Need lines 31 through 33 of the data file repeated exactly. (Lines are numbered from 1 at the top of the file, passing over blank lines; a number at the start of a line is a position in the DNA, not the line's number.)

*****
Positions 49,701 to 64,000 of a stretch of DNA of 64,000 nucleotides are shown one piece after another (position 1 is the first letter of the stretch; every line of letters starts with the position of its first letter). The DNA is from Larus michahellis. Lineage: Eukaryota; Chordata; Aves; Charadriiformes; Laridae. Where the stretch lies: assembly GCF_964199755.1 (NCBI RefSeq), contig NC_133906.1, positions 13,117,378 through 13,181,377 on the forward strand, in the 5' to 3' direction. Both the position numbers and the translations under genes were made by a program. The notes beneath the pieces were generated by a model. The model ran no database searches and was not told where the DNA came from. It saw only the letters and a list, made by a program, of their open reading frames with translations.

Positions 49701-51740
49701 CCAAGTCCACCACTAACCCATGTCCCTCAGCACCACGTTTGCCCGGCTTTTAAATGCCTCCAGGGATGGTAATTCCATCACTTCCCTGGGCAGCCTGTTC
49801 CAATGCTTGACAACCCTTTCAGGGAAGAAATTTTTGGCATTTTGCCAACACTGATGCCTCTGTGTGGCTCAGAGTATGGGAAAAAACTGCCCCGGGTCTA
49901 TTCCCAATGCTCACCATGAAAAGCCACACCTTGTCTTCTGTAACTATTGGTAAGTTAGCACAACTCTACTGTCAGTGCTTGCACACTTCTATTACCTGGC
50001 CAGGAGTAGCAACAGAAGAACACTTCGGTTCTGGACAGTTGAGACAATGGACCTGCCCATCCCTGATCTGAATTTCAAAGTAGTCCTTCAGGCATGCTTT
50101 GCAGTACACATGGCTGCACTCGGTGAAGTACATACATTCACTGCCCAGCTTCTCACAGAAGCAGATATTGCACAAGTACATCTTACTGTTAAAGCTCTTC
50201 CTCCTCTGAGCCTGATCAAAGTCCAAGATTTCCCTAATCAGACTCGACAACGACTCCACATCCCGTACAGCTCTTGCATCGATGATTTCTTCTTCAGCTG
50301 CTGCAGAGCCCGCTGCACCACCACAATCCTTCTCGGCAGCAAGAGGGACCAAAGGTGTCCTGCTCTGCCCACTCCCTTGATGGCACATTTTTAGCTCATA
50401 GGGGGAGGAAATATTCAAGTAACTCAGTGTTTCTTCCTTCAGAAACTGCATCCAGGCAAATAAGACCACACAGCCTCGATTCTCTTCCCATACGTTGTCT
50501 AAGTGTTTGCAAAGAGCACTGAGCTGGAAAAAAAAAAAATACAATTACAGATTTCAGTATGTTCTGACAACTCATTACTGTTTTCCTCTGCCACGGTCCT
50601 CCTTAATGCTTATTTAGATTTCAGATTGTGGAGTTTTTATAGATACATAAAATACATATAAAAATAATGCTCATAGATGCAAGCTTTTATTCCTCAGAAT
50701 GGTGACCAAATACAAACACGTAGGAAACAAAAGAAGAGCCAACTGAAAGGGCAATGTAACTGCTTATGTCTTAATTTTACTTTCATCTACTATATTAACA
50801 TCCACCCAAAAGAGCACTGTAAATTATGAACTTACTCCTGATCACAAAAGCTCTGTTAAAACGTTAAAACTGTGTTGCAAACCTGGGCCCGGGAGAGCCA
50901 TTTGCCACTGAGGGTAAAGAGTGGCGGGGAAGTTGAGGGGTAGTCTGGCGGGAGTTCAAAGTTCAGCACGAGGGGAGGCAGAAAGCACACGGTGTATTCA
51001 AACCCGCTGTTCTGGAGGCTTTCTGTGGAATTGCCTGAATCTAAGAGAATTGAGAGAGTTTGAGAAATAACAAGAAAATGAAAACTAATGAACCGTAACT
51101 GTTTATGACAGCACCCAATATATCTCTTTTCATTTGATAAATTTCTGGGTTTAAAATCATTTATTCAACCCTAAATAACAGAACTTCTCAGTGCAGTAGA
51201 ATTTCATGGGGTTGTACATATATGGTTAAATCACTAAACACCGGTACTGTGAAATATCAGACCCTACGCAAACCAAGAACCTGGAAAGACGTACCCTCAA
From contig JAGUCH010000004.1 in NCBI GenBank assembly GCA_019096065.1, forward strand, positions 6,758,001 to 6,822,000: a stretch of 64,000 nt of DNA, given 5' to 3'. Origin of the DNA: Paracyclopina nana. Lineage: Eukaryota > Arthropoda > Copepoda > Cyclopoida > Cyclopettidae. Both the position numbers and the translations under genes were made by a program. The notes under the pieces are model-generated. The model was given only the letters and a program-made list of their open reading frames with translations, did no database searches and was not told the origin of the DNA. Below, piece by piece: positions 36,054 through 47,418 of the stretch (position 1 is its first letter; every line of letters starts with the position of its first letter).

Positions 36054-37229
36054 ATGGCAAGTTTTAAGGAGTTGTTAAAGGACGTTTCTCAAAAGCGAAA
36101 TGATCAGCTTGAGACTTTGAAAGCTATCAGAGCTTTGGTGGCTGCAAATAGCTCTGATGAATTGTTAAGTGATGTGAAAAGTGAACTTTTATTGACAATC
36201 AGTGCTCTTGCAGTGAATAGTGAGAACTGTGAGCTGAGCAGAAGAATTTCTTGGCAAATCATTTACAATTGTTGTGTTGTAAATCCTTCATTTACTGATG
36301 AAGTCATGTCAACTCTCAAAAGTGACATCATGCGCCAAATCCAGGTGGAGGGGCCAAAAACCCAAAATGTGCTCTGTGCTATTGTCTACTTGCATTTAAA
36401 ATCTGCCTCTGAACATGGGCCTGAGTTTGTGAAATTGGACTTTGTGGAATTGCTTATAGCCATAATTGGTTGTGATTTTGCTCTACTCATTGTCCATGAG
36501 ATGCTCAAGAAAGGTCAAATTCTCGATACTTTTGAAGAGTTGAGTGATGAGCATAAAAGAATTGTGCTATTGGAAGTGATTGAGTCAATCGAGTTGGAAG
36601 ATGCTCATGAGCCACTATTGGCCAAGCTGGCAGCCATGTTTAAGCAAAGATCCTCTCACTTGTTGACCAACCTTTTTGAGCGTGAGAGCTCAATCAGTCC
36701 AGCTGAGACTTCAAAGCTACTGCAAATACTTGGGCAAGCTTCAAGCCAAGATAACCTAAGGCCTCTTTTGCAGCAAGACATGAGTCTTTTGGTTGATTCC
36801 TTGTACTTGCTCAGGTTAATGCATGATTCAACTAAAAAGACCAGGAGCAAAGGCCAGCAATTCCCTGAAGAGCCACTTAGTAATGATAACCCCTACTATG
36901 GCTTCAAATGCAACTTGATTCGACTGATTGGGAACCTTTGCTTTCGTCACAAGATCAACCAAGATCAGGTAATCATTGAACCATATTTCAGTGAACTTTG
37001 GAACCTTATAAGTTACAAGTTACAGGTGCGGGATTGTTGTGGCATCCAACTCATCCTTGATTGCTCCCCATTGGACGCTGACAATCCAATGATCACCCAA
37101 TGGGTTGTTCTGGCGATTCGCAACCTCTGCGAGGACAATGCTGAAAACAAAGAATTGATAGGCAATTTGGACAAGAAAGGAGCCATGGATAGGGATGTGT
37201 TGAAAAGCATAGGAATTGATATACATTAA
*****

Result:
37001 GAACCTTATAAGTTACAAGTTACAGGTGCGGGATTGTTGTGGCATCCAACTCATCCTTGATTGCTCCCCATTGGACGCTGACAATCCAATGATCACCCAA
37101 TGGGTTGTTCTGGCGATTCGCAACCTCTGCGAGGACAATGCTGAAAACAAAGAATTGATAGGCAATTTGGACAAGAAAGGAGCCATGGATAGGGATGTGT
37201 TGAAAAGCATAGGAATTGATATACATTAA